Why you have to share your work pension when you divorce

Why you have to split work pensions when you divorce

Jeanne has some bad blood with her soon-to-be ex. Can she keep the pension she worked hard for all to herself?

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Q: I am now negotiating a separation agreement with my spouse. I do not want to share my teacher’s pension. We have been married 34 years. During our entire marriage, I worked as a teacher, and I worked on the farm, mainly doing all the financial book-keeping and accounting. Along with that, I have managed our investments and provided him (my husband) with a good income. I was never paid for that. Does that give me a reason to decline to share my pension? He has left because he is an alcoholic. He will use it to continue drinking. He has plenty of money to live very well without my pension.

—Jeanne

A: Unfortunately, Jeanne, when you are negotiating a separation agreement for a long-term marriage, every asset grown during the marriage is up for grabs. The law is such that, any assets that have grown during the time of the of the marriage, pension included, are used to determine the net family property.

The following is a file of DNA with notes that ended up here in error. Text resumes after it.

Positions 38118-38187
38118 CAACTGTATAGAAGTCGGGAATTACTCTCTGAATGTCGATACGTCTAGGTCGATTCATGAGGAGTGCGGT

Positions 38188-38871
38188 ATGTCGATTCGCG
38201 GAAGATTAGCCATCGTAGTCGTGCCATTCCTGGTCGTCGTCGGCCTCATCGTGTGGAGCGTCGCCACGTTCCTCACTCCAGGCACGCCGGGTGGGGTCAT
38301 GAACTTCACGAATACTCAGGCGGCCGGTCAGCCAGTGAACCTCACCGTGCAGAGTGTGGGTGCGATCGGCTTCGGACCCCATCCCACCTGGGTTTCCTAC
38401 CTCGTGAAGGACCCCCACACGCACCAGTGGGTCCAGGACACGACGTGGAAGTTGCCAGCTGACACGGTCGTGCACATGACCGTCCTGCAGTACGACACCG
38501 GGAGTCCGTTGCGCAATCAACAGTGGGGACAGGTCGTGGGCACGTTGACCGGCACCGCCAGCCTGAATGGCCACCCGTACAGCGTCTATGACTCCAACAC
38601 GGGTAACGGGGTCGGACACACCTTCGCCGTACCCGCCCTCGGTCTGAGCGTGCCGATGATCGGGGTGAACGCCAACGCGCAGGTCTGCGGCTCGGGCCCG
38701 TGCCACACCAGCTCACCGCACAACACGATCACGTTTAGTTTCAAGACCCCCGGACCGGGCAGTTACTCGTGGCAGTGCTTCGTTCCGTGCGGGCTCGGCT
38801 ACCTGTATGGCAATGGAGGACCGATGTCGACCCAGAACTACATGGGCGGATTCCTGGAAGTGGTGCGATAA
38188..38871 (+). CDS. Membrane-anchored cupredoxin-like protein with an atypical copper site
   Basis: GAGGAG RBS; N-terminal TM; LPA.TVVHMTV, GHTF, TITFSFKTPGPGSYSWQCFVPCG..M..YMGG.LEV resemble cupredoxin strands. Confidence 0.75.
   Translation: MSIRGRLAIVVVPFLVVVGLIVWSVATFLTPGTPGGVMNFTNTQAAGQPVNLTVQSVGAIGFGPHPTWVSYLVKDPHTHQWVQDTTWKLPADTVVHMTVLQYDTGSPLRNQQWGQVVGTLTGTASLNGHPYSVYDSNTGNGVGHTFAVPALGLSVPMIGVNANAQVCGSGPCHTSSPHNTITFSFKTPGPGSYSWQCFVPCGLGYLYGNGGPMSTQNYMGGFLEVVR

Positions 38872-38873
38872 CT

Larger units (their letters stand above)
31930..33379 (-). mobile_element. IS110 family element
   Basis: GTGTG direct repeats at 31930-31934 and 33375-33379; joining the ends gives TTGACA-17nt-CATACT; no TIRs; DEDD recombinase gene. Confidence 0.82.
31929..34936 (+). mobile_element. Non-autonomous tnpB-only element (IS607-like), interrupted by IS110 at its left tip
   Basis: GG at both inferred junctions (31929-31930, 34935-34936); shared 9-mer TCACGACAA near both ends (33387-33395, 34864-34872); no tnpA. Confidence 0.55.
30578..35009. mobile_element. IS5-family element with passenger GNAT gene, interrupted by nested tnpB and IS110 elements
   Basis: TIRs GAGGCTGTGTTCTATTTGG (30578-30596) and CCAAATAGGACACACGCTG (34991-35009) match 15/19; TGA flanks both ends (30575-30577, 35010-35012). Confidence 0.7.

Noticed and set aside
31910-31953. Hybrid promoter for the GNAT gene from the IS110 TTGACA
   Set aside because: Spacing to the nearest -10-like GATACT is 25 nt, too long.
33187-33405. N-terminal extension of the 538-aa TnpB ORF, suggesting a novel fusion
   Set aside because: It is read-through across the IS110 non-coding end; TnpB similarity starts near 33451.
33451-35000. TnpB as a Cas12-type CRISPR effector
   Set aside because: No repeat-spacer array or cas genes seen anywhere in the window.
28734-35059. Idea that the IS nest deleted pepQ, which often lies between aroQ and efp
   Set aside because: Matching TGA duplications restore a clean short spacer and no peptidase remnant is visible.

In your case working with a Certified Divorce Financial Analyst (CFDA) could help you determine which assets would be most beneficial to keep. This is not the type of work that a lawyer would be happy to help you with. There are issues like taxation and estate planning that would come into play when separating assets, as well as assets like a pension and farm.

Under Canadian law, the fact that your ex-spouse is an alcoholic and would use his assets to further engage is not relevant, nor is the fact that you carried the burden during your time together. That is why it is so important to work with the right people who can help you manage from this time forward. Although assets look like they may have one value on paper the reality is there are many factors to consider.

Protect yourself going forward and make sure you are negotiating from a position of knowledge and empowerment. Please be aware, that any assets your husband has are also included in the Net Family property calculation so there is a lot to consider as it is not an asset for an asset—it is the total amount of assets, divided to come to equal sums for each of the two spouses.

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